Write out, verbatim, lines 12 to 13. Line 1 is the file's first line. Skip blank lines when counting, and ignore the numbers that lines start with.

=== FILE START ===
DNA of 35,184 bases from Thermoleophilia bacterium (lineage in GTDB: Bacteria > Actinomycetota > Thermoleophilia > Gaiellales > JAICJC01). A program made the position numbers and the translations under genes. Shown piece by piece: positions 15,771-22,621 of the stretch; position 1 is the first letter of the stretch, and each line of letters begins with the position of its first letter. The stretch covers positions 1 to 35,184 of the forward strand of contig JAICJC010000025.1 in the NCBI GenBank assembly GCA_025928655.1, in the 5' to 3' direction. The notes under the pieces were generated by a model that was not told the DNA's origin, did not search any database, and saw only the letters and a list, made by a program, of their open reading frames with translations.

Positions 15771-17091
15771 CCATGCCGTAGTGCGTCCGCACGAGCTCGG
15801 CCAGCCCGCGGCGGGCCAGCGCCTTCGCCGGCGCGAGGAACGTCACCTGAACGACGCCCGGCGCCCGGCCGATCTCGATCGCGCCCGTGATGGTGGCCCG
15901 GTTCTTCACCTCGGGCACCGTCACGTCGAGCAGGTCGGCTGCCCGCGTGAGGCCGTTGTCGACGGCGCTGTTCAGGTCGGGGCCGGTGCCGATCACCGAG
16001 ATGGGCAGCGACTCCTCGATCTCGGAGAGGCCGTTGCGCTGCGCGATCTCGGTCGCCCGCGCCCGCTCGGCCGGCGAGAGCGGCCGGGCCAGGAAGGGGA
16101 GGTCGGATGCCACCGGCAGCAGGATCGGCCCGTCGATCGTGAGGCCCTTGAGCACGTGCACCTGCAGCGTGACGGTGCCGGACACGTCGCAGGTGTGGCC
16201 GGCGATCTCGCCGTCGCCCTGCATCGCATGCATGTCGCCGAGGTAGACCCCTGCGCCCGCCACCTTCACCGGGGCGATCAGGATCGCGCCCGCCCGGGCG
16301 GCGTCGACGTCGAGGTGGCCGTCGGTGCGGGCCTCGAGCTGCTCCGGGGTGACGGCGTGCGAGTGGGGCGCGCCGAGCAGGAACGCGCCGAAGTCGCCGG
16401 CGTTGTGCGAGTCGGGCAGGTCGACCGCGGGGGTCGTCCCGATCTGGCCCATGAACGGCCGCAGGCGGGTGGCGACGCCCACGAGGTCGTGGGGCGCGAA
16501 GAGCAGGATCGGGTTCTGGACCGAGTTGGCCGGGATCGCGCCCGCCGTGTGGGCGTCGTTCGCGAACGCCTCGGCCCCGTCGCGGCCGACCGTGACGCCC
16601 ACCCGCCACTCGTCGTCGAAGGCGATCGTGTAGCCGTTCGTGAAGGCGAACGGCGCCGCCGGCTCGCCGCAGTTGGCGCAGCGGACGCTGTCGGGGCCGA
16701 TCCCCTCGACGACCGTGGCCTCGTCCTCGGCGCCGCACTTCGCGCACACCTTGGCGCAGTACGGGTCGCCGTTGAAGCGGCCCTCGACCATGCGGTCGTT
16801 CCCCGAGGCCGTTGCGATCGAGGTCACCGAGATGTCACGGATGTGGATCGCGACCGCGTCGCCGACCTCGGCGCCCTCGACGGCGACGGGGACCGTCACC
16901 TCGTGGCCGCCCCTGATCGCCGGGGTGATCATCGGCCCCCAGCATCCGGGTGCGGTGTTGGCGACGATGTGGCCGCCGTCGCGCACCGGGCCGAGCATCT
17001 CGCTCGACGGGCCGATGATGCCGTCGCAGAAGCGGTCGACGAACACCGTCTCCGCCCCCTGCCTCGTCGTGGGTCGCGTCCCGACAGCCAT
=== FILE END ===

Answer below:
16601 ACCCGCCACTCGTCGTCGAAGGCGATCGTGTAGCCGTTCGTGAAGGCGAACGGCGCCGCCGGCTCGCCGCAGTTGGCGCAGCGGACGCTGTCGGGGCCGA
16701 TCCCCTCGACGACCGTGGCCTCGTCCTCGGCGCCGCACTTCGCGCACACCTTGGCGCAGTACGGGTCGCCGTTGAAGCGGCCCTCGACCATGCGGTCGTT